As a Developer Evangelist for Telerik’s ASP.Net controls, I get to see the really neat controls we’re building before they are delivered to you our customers.  In January, I saw the upcoming release of the Image Editor control and got very excited about the possibilities of having a full image editor in the browser.  You see, I have been working with HTML5 over the past year, and I knew there were capabilities to access a web cam from the browser.  My mind put two and two together and thought it would be REALLY neat to build a photobooth application.  In preparation for Telerik’s entry in the Best of Tech Ed competition, we decided to complete that demonstration website.  This is the story of how we delivered a Photobooth web application to Telerik’s award winning Best of TechEd entry.

Goals

Opening Screen of the PhotoboothTo deliver a successful application, we wanted to make the most of the new features available in the Q2 2013 release of the Telerik ASP.Net controls.  These controls would be applied across the three screens that we identified for this application:

  1. An album page that lists the current photos in the album with names and assorted meta-data.
  2. A ‘camera’ page that allows the user to connect to the attached camera, take a photo and edit it in the browser.
  3. An all albums page that shows the list of all albums in the application.  There should be some sort of preview of the content in the albums.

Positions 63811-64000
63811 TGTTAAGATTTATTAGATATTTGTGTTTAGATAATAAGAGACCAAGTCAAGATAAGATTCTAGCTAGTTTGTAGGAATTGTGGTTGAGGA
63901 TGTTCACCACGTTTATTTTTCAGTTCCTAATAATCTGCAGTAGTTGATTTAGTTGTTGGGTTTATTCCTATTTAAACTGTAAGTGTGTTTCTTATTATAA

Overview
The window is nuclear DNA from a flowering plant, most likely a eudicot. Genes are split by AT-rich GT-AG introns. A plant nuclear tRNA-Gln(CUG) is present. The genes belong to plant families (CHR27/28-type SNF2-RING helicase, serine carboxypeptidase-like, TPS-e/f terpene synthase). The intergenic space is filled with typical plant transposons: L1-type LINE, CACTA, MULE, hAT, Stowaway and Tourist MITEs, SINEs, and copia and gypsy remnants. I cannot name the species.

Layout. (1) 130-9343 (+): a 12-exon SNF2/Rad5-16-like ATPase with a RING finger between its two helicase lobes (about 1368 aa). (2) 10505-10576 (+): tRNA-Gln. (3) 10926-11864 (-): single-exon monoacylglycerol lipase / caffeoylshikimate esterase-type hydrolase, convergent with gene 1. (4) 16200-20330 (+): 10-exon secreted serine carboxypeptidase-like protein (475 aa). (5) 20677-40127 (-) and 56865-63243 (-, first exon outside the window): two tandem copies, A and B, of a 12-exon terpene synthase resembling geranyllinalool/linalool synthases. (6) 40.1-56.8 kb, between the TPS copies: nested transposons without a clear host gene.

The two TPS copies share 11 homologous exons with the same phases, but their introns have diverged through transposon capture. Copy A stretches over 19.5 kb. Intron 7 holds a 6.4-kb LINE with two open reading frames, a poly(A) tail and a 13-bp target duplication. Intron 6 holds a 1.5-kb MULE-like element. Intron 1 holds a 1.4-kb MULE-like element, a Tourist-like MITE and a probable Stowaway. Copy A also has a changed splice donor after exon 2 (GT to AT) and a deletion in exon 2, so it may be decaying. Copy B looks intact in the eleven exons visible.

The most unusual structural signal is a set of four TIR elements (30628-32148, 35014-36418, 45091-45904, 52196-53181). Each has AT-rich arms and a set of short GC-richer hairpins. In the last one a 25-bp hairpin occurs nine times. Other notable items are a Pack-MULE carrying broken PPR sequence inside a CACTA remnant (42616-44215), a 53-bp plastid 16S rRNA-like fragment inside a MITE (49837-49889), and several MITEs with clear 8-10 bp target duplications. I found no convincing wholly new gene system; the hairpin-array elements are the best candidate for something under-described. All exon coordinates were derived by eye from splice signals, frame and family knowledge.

Additionally, with the significant availability of touch-enabled displays, it would be really great if we could ensure that this application was touch friendly.  When we run the photo booth, I don’t want our users to need to use a keyboard and mouse.  They should be able to touch the buttons on-screen to take pictures and adjust them as needed.

In the following three sections, I will show each page of the application and describe how we utilized the new features to accomplish these goals.  There will even be a surprise or two in the camera page for you to check out.

Album Page

The album page would make use of our most popular control, Telerik’s  ASP.Net GridView.  In the Q2 2013 release, we introduced support for batch editing of entries in the grid.  This made perfect sense for us to use as our album page, providing the ability to add and modify entries and saving a batch of changes in one large group.  I was able to add this feature to a standard grid with an attribute setting and an entry in the MasterTableView settings of the grid called BatchEditingSettings:

<MasterTableView EditMode="Batch">
 
  <BatchEditingSettings EditType="Row" OpenEditingEvent="MouseDown" />
 
</MasterTableView>

 

Code Listing 1 – Batch Editing Settings